FARMINGTON The Davis County Board of Health plans to add its voice to the growing ranks of dissenting groups that oppose the implementation of voluntary national accreditation standards for local health departments.
Recently, the health board voted to oppose accreditation, which is supported by the National Association of County and City Health Officials, the National Association of Local Boards of Health and the Centers for Disease Control and Prevention.
Lewis Garrett, director of the Davis County Health Department, said he's not opposed to having standards for health departments but such standards need to be tailored to specific areas.
Garrett said a one-size-fits-all approach likely wouldn't be appropriate for the 12 local health departments in Utah, which vary widely in size and jurisdiction.
Besides, Garrett said, Utah's local health departments already have good standards to which they are held.
The Robert Wood Johnson Foundation began awarding grants to states to begin implementing accreditation programs in 2005, but Garrett told the Davis health board that underwriting from the foundation will likely go away, causing the cost of accreditation to shift to organizations being accredited.
"The process is quite expensive," Garrett said.
Hospitals seeking accreditation often pay $10,000 or more to ensure they're reaching certain standards, Garrett said.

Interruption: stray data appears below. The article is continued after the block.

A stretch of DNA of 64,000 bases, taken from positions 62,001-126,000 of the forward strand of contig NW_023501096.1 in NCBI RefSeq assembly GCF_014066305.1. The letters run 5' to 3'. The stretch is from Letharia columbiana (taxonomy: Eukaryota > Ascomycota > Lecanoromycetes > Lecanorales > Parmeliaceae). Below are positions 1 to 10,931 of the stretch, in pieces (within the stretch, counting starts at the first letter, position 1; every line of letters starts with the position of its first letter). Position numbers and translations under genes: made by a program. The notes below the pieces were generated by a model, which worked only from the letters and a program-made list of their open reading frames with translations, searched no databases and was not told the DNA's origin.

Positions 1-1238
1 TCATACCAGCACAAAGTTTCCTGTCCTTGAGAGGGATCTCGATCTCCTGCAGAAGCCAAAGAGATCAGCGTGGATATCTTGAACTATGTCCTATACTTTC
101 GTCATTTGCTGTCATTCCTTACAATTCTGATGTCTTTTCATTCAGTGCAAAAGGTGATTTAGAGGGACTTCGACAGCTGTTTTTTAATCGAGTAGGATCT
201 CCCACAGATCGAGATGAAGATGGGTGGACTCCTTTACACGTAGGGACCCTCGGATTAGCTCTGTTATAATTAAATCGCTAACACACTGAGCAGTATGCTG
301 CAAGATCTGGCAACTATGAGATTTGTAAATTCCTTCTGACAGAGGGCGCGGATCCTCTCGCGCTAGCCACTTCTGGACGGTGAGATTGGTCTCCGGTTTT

There's also the cost of the pre-investigation team, flying team members in, putting them up and feeding them, followed by the cost of flying in the accreditation team with its accompanying expense.
"We don't like to see services take a back burner to getting a seal of approval," Garrett said.
In Utah, most funding for local health comes from residents in the service area through property taxes. Federal grants are a significant source of revenue as well, but they are often designated for specific services.
The Utah Association of Local Health Officers has also voted to oppose accreditation, as have various other health boards in Utah.
The Bear River Board of Health recently approved a letter urging other health boards in the state to fight accreditation.
"It has been our experience that accreditation has not served a useful purpose in other public agencies and instead would become another bureaucratic layer, which is ineffective in increasing the quality of the public health delivery system," the letter states.The Bear River board is concerned that the accreditation will become self-perpetuating, suppress local initiatives and require too many resources.
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